The online retail giant will add Whole Foods to its one- and two-hour delivery option, Prime Now, in the grocer’s hometown of Austin, Texas, as well as Dallas, Virginia Beach, Va. and Cincinnati, Ohio.

anthony
If Amazon is successful with same day grocery delivery, it allows them to re-imagine the grocery shopping experience. Instead of designing a store to mostly support customer accessible inventory in the form of shelves and aisles, grocery stores can potentially hold a lot more inventory accessible to only robots and employees as they fill delivery orders. Each Whole Foods can essentially become a free standing warehouse and enables the company to really expand their grocery delivery footprint.

ameet
That makes sense, and actually when you think about how much flexibility Amazon gets from not having people around (sorry workers), it opens up lots of really intriguing possibilities around the retail experience. Amazon can leverage different parts of its technology stack to provide a truly differentiated customer experience at a superior cost structure.


For example, for convenience stores (which is what Amazon Go is) they are doing away with the checkout and staff, allowing people to just grab-and-go whatever items they need. This wouldn't be possible without their existing Prime membership technology (that online-offline integration).


In addition, Amazon could go after big box retailers like Best Buy. I can see them building out a "showroom" of sorts which has zero inventory, just a big room with one unit of each SKU (like a few types of TVs). Customers can see the items in-person (which some people really value, especially for bigger-ticket items like TVs). However, when the customer goes to checkout, instead of grabbing some massive box off a shelf and lugging it home, the customer simply places an Amazon.com order at the store after which the item is delivered like any other item by next-day or same-day shipping. This also means that Amazon can build big box retail-type "experiences" in a much smaller footprint than your typical Best Buy because they don't need to carry any inventory.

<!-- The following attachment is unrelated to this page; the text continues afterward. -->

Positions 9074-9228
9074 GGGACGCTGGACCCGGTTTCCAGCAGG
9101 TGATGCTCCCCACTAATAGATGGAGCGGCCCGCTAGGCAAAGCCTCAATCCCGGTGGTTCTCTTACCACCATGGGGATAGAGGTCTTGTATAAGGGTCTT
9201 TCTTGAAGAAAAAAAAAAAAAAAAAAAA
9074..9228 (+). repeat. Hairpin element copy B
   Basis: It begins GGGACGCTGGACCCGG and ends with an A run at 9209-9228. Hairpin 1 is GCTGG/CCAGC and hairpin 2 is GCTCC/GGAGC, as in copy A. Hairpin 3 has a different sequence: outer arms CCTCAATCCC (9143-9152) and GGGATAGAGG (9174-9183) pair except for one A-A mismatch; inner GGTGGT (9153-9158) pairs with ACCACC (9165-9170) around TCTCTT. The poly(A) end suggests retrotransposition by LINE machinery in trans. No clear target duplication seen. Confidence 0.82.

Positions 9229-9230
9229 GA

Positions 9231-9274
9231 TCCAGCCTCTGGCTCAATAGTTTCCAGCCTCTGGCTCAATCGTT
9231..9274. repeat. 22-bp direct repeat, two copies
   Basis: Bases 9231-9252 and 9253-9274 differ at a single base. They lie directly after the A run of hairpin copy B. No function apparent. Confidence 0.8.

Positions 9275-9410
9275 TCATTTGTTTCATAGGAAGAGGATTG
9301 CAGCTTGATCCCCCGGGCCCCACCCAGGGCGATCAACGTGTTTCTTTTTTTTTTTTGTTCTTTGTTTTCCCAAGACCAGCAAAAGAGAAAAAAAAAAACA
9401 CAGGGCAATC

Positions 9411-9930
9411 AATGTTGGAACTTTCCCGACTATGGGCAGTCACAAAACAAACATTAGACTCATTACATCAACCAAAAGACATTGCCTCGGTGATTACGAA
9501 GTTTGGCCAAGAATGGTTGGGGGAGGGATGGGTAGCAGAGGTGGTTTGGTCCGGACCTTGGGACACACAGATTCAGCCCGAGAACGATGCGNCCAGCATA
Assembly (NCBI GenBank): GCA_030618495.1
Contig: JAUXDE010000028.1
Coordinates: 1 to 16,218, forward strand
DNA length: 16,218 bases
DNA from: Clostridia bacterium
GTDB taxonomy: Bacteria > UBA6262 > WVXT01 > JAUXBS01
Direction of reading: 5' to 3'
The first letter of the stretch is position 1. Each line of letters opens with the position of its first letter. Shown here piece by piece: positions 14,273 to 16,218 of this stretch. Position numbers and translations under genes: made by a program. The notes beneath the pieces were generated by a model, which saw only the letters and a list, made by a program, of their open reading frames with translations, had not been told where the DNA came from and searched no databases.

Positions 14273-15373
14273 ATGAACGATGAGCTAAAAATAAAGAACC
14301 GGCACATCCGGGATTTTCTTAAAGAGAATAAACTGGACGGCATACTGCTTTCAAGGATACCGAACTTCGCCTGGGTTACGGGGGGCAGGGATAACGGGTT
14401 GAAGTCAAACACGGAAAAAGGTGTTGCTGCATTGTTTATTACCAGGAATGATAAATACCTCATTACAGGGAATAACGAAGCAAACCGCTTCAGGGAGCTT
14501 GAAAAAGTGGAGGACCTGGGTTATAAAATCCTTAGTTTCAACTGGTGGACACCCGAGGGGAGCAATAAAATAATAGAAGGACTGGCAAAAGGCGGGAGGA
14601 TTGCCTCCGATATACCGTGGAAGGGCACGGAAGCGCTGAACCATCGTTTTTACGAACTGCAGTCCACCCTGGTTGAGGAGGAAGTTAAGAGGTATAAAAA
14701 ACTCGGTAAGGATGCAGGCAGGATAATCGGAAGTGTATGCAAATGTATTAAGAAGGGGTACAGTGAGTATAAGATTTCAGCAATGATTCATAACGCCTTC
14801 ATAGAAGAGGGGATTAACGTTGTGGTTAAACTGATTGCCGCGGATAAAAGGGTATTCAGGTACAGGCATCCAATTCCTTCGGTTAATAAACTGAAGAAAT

anthony
It seems like there will be a few different types of stores (supermarkets, convenience stores and showrooms). How do you think Amazon is going to figure out what type of store to build in different locations and markets?

ameet
I mean what's really cool here is that Amazon has all the data about what their customers buy and can overlay that with demographic data and income information. As a result they can tailor individual stores, specific layouts and customize product mixes based on location. So for example they could look at typical Amazon.com purchasing behavior in Manhattan and decide how much incremental purchase "lift" a store in Union Square would generate versus one near Penn Station. What's more they could also design the stores based on what people are buying; if they know that customers in Midtown Manhattan don't buy as many TVs on Amazon because of the few Best Buy locations there, Amazon could fairly quickly stand up a TV "showroom" just to capitalize on the need.


Given all that I wonder how traditional retailers with legacy cost structures are going to compete.

anthony
There are companies that have thrived in the age of Amazon. Take a look at Best Buy which was looking like another beaten down retailer just a few years ago. usatoday.com
USA TODAY
Best Buy's resurgence continues despite fierce competition
The resurgence of electronics retailer Best Buy accelerated amid strong sales of products such as wearable technology and smart-home devices.

anthony

"Against a backdrop of continued healthy consumer confidence, we believe broad-based product innovation is resonating with consumers and driving higher spend," Best Buy CEO Hubert Joly said in a statement. "And, with our effective merchandising and marketing activities, combined with our expert advice and service available online, in-store and in-home — we are garnering an increasing share of those dollars.”


anthony
Best Buy has found a strategy of creating a personal and attentive shopping experience with in-store online pickup and in home digital experts that Amazon traditionally couldn't compete with. We're only now seeing Amazon's making a push into offline retail.

anthony
Traditional retailers will need to continue to improve their e-commerce experience and better integrate these two channels together. If companies are not offering same day or one day ship to store, their management team might want to implement this as soon as possible as a moat against Amazon's inevitable push into your space.


Companies should also explore partnership with other tech companies like Google Shopping Express and Instacart to provide the technical and logistical infrastructure needed for on-demand fulfillment.


It isn't doom and gloom for all traditional retailers but it is important to recognize and act quickly to stay competitive against an ever growing Amazon.

ameet
Yes the recurring theme here is to try tightly integrate your online/offline presence and provide a differentiated experience. We're definitely in for some pretty wild times in physical retail.